This strategy is in response to suggestions that more people may have escaped the Grenfell tragedy if there had been a secondary exit route, although it was not one of the recommendations made in the Hackitt Review’s Building Safer Futures report.

The paper indicated that there would only be a short transition period and urged “all developments to prepare for this change now” and the lack of clarity over detail and timing of this statement has thrown the sector into some confusion as how best to move forward and at what cost?

Meanwhile, the Greater London Authority have announced, with immediate effect, that all residential buildings over 30m within London would require a second staircase before any Stage 2 referral, although the statement noted that buildings with only one staircase that had been approved before 23 December 2022 would still be eligible for GLA affordable housing grants.

Whilst this clarity from the GLA has been welcomed by many, there is still much debate over the height at which a second staircase is required. Whilst the government and the GLA are suggesting 30m, the National Fire Chiefs Council [NFCC] believes that a second staircase is required from 18m due to the advantages it brings for fire crews tackling fires and dealing with evacuations.

The NFCC are proposing to widen the scope of the proposed regime of ‘high risk’ residential buildings from 30m down to 18m based upon their own advice, data and evidence that, despite the prevalence of stay put policies in building design, many residents make a choice to evacuate. The NFCC shared that Incident Recording System data on mass evacuations shows that from 1 April 2019 to 31 March 2022, the London Fire Brigade reported 154 cases where 10 or more people evacuated from a block of flats of at least six storeys. This means nearly 8,500 residents chose to evacuate buildings rather than stay put, either before, during, or after the fire and rescue service arrived.

Schemes which had previously been granted outline planning permission will now have to go back to the drawing board with plans reconfigured to accommodate the second stair and restart the planning process.

This will have an obvious implication on a project’s timescale and potentially lead to delays in work starting on site, with developers attracting extra design costs to deal with the changes.

As well as the expense of additional design fees, there are also considerable cost implications for the development itself. Developers are essentially left with two options for reconfiguring their schemes:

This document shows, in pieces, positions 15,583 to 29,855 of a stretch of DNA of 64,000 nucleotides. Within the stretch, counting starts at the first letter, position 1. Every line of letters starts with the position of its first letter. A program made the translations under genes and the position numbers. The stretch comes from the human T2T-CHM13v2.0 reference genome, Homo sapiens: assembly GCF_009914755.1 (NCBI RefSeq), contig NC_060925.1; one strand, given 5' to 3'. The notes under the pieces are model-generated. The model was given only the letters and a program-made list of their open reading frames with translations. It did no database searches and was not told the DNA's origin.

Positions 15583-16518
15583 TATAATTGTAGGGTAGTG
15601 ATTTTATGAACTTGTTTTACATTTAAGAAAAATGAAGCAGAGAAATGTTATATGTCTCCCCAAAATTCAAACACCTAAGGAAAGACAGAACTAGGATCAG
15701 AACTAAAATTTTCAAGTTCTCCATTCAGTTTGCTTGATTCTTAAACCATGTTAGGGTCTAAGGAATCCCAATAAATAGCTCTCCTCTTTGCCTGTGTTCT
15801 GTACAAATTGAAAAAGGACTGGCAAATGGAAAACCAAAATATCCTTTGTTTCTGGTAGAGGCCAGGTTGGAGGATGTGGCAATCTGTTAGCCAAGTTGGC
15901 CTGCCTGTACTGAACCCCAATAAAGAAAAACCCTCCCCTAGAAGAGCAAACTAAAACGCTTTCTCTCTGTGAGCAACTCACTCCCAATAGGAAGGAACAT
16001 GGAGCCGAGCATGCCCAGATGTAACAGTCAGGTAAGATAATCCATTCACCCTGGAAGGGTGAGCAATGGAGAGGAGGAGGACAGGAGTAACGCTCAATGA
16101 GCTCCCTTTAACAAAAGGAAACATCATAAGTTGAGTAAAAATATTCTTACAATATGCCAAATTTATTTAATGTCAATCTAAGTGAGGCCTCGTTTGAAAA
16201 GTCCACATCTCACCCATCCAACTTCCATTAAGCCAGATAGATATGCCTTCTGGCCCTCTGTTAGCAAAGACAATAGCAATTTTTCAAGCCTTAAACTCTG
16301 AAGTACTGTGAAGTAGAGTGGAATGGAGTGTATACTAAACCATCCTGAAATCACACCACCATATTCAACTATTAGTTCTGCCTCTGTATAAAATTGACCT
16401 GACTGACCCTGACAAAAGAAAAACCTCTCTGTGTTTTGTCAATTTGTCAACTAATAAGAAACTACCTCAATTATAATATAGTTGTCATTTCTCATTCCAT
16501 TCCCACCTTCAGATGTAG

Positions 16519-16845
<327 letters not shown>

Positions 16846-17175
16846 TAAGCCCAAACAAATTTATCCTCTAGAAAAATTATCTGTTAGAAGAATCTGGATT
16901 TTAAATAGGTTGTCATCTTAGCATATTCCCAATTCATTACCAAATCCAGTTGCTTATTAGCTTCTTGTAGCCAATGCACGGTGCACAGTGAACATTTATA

1. lose available living area to accommodate the second staircase, or
  2. increase the building’s footprint to maintain the number of apartments/bedrooms available for rent or sale.

Working within existing envelopes to accommodate a second stair has a negative effect on the saleable area. On schemes that we are currently working on, we are seeing the loss of at least one bedroom or an entire flat per floor to accommodate the extra circulation space and core. For developers in London, in real terms this amounts to an approximate loss of 200 sq ft. per storey. For a ten-storey building, this equates to a sales loss in excess of £2 million at £1,000/sq ft.

Clearly this will have a fundamental impact on scheme viability and we believe that developers are likely to look to change the mix of affordable housing first, to accommodate the extra stair and mitigate the loss to the overall gross development of the project. In this scenario, even if developers can incorporate a second staircase and mitigate the impact on scheme viability, Planning Approval is still required to deal with the changes in mix, so there will be a real time delay to these projects. We are estimating these delays at 6 to 12 months, which will undoubtedly come at further costs to the developer.

As an alternative to incorporating the extra staircase, developers are looking to add the staircase to a building, increasing the building’s size. Using the same example as above the same extra 200 sq ft. per storey, over a ten-storey building, equates to an overall increase in build cost starting from £250,000 for a simple staircase alone.

Clearly this seems to have a lesser effect on the overall scheme viability as the sales area remains the same, and this might be a preferred route for many developers who see changing the form and size of the building a better solution than changing the mix. However, it is worth noting that, in this scenario, Planning Approval may be more difficult to achieve due to the change in form and mass of the building. Real time delays to projects adopting this strategy is more likely to be in the region of 12-18 months, again resulting in further costs to the developer.

It is estimated that these measures will cost the construction industry £1.6bn over the next decade and in the short and medium term will negatively affect the supply of affordable housing, to mitigate this risk which provides another challenge to dealing with the housing crisis. We look forward to reviewing the results of the DLUHC consultation and hope that this will provide the clarity and timescales to move forward. However, we are cautious that even now at this late stage, the debate over a 18m or 30m minimum height is a key factor that continues to create confusion and conflict in this debate over building safety.